Fifty Hamilton students spent part of their fall break taking part in an intensive Wall Street boot camp.
Fifty Hamilton students spent part of their fall break taking part in an intensive Wall Street boot camp.

Fifty Hamilton students had the chance to take part in an intensive, 12-hour boot camp in accounting and financial modelling over fall break, thanks to a generous donation by alumni. The course provided a wonderful addition that enriched students’ liberal arts experience and enhanced the profile of students interested in top investment banks, private equity firms, investment funds and business schools. The boot camp was organized by the Career Center.

Haseeb Chowdry, assistant vice president in Barclays Wealth's Business Assessment & Strategic Analytics team, led the boot camp. Before Barclays, Chowdry spent two years as an investment banking analyst at Jefferies focusing on maritime, offshore and logistics companies. He stressed that participating in the class meant access to him as a resource – whether for interview prep or extra aid on any of the real-life examples Wall Street Prep presents as exercises.

Students who participated were asked to self-study parts of the material beforehand. The course quickly delved into the intricacies of finance, packed full of useful information about income statements, balance sheets and cash flow: the myriad different components and how they interrelate. While the class was at full capacity, the sessions were interactive and engaging through a number of Q&As and exercises to guarantee participants’ understanding. At the beginning of the course, most of the students had some familiarity with accounting, but few understood the fundamentals in depth. After the first productive, albeit tiring day, the class was able to walk through a “10-K” without much difficulty.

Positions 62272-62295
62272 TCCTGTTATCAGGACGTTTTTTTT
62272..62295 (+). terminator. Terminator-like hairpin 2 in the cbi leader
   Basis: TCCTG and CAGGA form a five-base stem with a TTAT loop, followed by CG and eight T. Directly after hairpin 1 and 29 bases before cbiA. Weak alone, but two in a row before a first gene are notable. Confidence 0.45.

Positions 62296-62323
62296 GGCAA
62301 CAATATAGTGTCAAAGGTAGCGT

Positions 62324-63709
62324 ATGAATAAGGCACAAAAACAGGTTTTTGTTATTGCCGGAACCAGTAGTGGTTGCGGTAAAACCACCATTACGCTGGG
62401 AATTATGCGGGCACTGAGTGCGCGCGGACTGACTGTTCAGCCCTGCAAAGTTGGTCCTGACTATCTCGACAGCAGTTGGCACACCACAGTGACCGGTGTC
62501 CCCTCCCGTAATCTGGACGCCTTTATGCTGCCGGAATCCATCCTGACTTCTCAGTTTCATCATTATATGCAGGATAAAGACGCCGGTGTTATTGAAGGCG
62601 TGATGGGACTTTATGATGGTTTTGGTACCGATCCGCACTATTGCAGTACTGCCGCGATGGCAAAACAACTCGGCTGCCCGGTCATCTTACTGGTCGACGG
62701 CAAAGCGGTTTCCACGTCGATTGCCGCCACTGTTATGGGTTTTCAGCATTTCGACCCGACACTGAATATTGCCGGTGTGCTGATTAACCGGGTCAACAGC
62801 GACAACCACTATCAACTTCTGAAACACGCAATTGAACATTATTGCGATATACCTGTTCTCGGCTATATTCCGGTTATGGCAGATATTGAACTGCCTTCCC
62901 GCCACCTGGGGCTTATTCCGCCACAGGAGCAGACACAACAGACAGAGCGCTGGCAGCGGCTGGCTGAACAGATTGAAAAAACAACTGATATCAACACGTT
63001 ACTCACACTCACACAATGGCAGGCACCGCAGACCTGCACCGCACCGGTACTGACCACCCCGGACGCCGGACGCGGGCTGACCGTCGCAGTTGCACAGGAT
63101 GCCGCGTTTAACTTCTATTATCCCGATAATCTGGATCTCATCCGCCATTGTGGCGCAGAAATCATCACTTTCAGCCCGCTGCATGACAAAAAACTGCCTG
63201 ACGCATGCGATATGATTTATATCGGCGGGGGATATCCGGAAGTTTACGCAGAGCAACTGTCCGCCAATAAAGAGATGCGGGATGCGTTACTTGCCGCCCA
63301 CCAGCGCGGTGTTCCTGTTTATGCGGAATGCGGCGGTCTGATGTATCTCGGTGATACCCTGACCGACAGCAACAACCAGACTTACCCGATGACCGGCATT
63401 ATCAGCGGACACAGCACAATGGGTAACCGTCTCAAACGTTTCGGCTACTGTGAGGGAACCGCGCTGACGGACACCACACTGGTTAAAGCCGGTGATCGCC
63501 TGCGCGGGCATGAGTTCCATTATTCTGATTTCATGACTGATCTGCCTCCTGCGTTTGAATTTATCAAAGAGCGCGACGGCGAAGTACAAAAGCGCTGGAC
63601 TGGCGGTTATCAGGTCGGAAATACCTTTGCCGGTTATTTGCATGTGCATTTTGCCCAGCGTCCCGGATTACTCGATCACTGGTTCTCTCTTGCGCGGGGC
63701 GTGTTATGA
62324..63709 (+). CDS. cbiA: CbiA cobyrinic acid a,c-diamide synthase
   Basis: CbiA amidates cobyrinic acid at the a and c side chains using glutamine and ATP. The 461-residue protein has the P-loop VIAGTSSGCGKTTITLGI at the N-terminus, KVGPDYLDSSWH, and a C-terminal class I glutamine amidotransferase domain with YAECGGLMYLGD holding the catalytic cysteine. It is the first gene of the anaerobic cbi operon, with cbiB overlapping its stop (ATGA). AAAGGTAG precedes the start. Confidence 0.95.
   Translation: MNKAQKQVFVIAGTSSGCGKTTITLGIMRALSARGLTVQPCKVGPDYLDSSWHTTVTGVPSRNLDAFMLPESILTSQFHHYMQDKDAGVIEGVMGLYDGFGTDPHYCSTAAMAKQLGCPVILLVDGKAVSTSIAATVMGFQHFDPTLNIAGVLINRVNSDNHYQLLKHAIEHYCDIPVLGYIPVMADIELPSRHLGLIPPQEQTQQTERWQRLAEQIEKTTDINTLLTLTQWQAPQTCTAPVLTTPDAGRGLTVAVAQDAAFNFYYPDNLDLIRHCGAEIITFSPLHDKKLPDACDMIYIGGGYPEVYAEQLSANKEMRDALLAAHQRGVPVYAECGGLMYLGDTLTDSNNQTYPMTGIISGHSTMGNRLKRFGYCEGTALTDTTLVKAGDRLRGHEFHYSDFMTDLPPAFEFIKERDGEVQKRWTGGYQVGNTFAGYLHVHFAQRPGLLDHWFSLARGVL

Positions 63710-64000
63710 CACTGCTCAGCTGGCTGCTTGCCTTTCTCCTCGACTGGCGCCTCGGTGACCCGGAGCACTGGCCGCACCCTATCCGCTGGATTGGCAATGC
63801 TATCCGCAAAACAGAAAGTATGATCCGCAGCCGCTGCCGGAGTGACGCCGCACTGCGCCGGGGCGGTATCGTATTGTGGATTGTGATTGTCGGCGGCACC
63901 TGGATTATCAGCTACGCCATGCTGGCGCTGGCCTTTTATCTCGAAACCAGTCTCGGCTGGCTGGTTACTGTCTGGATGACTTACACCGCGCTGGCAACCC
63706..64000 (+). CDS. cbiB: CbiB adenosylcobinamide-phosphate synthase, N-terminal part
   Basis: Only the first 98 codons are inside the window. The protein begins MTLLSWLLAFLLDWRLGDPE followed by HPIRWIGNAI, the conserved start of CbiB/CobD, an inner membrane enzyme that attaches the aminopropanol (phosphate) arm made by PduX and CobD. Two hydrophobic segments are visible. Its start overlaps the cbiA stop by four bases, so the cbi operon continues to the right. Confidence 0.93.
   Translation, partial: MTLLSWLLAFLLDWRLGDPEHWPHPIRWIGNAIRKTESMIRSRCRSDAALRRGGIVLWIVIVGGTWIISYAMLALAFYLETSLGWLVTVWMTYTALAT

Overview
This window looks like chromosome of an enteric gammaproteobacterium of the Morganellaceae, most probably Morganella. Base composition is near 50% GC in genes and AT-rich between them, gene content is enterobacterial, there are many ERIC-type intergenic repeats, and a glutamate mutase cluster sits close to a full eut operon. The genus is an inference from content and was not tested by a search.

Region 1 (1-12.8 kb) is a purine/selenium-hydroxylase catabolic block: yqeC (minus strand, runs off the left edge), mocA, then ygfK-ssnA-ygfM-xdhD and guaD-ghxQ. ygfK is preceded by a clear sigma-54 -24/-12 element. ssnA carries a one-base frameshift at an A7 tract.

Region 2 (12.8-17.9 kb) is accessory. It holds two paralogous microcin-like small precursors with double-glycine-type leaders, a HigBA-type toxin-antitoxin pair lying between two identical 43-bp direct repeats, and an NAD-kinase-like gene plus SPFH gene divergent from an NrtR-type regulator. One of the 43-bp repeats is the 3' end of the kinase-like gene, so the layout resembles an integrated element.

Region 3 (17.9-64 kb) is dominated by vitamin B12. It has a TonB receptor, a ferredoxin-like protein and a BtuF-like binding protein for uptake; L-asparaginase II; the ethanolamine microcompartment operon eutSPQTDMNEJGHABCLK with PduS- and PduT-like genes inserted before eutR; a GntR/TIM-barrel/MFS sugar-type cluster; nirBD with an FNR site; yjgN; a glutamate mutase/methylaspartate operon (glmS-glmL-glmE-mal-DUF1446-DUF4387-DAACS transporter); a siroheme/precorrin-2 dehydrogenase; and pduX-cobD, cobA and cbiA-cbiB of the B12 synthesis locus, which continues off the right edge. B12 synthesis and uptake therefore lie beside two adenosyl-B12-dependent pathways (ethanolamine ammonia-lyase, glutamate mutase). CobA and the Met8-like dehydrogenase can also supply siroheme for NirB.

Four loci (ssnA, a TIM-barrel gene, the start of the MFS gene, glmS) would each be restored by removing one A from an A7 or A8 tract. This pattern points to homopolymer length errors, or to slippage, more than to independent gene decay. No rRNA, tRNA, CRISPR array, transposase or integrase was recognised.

On the second day – an eight-hour stretch – students dealt with the ins-and-out of financial modelling. As with the first day, real-life examples were used, and students learned how to perform financial analysis and evaluate a company through case studies.

Following along with the instructor on their own Excel sheet, students built a basic model: developed a historical income statement with information extracted from the 10-K, projected the income statement, the balance sheet and the cash flow statement (with the appropriate debt schedule, interest expense and income), as well as performed sensitivity analysis and adjusted the historical income sheet to prevent forecasting errors.

One of the students, Dhanika de Silva ’15 commented: “I’ve contributed to DCFs and forecasting analysis at a previous equity research internship, but this has helped me a lot in understanding the nuts and bolts of financial modelling.” Andrew Yates ’15, added, “The course is directly relevant for individuals that have had internships in finance and will help fill gaps in knowledge and preparation, as well as provide a good two-day refresher on financial forecasting and corporate valuation .”

Help us provide an accessible education, offer innovative resources and programs, and foster intellectual exploration.

Site Search